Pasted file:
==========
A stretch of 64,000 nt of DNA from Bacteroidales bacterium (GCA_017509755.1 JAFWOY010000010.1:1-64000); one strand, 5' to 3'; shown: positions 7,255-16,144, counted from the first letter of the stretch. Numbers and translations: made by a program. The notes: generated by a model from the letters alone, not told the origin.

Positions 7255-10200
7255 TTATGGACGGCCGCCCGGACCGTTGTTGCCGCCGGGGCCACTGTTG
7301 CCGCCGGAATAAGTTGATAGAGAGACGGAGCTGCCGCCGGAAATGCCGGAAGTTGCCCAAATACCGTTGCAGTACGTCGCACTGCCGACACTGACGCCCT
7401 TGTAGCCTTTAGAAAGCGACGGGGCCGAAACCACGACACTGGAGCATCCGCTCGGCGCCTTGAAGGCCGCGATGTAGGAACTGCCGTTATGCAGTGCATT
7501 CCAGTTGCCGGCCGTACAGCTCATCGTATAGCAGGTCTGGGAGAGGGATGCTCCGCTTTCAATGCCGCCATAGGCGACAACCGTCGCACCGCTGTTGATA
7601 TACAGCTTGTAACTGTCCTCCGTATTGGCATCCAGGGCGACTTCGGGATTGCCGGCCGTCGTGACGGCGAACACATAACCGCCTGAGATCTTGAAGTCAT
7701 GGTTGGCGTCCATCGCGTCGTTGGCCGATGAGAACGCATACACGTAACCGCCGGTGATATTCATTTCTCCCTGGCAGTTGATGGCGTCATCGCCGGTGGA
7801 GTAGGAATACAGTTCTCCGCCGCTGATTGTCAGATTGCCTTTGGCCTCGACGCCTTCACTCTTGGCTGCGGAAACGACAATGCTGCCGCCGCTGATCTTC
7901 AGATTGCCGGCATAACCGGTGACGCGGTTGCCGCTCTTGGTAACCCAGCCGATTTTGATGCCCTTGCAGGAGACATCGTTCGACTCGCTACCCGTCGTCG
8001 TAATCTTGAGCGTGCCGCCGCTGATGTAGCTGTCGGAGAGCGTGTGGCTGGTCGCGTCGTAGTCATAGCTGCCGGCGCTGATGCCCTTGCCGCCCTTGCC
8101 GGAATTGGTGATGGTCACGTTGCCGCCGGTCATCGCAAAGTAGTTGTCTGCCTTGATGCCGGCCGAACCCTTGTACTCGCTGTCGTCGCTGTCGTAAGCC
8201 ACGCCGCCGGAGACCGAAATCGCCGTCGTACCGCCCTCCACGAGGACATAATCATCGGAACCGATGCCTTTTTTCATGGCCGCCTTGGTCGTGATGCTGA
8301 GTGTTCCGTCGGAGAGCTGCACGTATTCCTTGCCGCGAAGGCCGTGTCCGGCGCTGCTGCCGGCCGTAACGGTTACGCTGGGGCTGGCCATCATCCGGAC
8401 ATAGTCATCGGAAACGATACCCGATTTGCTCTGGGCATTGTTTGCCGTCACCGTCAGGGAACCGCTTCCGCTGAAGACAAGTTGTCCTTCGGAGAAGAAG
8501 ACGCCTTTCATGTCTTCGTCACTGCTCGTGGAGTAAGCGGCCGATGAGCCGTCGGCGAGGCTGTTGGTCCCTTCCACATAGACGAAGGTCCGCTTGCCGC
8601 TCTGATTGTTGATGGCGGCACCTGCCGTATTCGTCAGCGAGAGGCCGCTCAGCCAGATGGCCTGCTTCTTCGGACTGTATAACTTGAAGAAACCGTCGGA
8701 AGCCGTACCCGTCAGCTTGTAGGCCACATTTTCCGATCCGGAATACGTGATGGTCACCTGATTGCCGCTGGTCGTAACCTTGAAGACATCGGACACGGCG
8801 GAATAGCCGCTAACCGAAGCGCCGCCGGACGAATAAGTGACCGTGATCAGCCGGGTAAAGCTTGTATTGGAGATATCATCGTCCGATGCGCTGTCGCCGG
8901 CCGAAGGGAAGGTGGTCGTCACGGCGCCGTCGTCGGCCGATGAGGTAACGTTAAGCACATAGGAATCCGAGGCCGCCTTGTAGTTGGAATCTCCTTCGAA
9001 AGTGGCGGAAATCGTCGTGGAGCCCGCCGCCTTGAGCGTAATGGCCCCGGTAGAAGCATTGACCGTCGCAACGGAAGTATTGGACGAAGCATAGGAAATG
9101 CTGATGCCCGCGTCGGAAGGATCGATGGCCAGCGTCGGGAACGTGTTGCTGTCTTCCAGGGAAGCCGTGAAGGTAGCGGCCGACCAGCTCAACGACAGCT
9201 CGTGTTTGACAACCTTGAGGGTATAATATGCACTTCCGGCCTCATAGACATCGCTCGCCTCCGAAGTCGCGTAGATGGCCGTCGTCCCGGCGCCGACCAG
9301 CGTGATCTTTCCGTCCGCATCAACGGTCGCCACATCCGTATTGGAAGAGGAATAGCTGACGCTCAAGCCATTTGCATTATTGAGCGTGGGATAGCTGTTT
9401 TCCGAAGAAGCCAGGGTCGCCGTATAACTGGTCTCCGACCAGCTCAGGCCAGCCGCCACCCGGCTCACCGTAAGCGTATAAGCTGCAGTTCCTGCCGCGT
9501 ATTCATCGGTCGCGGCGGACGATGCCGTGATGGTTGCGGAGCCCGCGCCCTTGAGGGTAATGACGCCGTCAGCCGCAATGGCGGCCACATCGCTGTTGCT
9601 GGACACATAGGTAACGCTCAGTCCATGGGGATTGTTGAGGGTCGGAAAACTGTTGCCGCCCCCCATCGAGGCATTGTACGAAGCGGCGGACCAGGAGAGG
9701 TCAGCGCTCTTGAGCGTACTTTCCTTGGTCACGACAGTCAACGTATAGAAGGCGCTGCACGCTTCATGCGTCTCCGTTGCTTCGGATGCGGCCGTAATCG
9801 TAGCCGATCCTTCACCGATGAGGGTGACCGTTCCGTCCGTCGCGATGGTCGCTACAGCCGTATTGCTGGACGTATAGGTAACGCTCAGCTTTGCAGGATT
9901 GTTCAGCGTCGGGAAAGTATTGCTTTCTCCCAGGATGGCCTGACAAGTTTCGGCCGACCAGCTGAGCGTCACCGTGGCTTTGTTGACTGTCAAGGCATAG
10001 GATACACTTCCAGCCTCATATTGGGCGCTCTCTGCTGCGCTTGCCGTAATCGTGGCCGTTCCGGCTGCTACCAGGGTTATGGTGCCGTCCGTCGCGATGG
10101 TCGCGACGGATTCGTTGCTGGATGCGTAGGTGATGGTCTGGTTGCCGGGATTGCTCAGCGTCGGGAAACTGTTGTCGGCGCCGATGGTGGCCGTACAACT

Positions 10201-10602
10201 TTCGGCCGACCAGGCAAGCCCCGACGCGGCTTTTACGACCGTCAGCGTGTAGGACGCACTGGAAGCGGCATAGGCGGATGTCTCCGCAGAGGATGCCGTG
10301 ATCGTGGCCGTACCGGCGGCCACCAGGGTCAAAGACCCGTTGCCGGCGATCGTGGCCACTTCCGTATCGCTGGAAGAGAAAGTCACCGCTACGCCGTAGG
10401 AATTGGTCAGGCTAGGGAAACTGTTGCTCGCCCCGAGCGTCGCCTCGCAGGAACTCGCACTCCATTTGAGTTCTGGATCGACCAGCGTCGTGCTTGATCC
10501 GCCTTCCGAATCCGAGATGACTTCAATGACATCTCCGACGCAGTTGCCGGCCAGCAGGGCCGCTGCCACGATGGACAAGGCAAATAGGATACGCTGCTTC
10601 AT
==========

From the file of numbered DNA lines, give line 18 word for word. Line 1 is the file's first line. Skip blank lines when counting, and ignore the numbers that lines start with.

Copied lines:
8701 AGCCGTACCCGTCAGCTTGTAGGCCACATTTTCCGATCCGGAATACGTGATGGTCACCTGATTGCCGCTGGTCGTAACCTTGAAGACATCGGACACGGCG